Ce qu'on ne trouve pas ici est la pizza "deep dish". Souvent maltraduit comme la pizza "à croûte epaisse" parce que les américains en aime, la pizza à plat profond est quelque chose de Chicago que je crois les européens aimeraient même plus que Barack Obama. Et les européens adorent Obama.
We set out to make a deep dish pizza the Chicago way. Classic sausage, onion and pepper with a cornmeal crust.
Nous avons trouvé notre défi : faire une pizza à plat profond à façon Chicago. La classique de saucisse, oignons et poivrons, avec une croûte à semoule de maïs.
But wait! According to my research, real Chicago pizza doesn't contain cornmeal. It was added by people trying to emulate the golden color of the originals by Pizzeria Uno and Gino's... who allegedly use food coloring to get the right color. Well, I believe that when trying to approximate a national food, you go by what the majority do. And in this case, that's a cornmeal crust. Let's do it.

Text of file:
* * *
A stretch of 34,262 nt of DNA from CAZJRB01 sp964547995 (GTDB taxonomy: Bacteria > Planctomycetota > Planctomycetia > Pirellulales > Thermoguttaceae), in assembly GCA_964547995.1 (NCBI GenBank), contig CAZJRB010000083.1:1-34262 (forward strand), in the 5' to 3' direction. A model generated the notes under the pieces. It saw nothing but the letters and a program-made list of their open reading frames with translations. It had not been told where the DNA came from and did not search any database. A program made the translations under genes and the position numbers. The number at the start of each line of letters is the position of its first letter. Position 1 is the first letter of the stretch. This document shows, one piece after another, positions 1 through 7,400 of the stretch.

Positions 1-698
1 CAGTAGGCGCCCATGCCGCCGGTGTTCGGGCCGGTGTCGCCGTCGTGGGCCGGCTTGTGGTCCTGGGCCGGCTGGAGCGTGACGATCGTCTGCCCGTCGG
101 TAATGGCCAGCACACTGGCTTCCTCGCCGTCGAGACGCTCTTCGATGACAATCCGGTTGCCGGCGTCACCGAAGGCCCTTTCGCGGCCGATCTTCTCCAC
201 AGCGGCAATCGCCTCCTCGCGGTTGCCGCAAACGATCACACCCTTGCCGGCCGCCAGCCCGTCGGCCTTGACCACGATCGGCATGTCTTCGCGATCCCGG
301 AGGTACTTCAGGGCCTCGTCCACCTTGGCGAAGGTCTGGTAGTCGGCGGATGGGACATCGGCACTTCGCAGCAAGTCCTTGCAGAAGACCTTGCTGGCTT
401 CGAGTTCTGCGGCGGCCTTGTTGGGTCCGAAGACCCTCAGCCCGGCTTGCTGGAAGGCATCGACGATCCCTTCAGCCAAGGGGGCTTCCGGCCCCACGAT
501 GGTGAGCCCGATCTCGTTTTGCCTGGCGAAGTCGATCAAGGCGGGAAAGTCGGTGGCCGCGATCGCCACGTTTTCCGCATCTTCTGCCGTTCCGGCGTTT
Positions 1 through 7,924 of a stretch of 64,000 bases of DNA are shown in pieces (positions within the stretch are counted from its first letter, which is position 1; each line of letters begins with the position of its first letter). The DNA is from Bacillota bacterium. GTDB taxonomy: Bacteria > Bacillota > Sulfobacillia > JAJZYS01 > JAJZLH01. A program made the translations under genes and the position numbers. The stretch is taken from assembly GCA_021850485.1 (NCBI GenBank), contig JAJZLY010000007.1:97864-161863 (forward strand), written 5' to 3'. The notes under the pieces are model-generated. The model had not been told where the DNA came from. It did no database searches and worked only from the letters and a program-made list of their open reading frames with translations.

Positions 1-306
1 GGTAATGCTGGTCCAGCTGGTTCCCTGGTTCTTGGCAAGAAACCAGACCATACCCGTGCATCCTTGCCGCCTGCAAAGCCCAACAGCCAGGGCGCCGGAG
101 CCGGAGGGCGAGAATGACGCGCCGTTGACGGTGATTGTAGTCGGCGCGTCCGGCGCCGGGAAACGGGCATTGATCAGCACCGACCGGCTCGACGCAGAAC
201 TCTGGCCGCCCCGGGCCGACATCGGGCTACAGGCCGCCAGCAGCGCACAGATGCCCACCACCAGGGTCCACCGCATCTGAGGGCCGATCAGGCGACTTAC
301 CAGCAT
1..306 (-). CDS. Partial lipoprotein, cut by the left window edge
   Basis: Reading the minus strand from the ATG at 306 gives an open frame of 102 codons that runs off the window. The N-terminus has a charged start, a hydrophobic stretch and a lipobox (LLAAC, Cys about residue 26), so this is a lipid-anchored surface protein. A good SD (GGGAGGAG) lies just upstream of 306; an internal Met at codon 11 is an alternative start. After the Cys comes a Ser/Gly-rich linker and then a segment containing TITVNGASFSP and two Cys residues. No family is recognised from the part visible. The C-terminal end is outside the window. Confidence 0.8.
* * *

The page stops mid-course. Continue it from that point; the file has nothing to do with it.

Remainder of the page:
Mais attends ! Selon ma recherche, la vraie pizza de Chicago ne contient pas de semoule de maïs. C'était ajouté à la recette par des gens qui ont essayé d'émuler la couleur dorée des originales par Pizzeria Uno et Gino's... qui apparement utilisent des colorants dans la croûte. Bon, je crois que quand on veut rapprocher un aliment national, on utilise les ingrédients de la majorité, et donc, la semoule de maïs. Allons-y.
A standard cornmeal crust (enough for a 12" cast iron skillet or pizza pan) is made of 220g all-purpose flour, 40g cornmeal, 1 tsp salt mixed with a solution of 2tsp yeast, 125ml warm water, 1tbsp honey. When a dough starts to form, mix in 4tbsp olive oil. Cover the dough and let it rest at least 4 hours, allowing it to almost double in size.
Une croûte à semoule de maïs standarde (assez pour une poêle de fonte ou plat à four de 30cm) contient 220g de farine type-65, 40g semoule de maïs, 1cc sel, tous mélangés avec une solution de 2cc levure, 125ml eau chaude, 1cs miel. Quand une pâte se forme, ajoutez 4cs huile d'olive. Couvrez la pâte et laissez rester au moins 4 heures, laissant la gonfler à presque 2x la taille originale.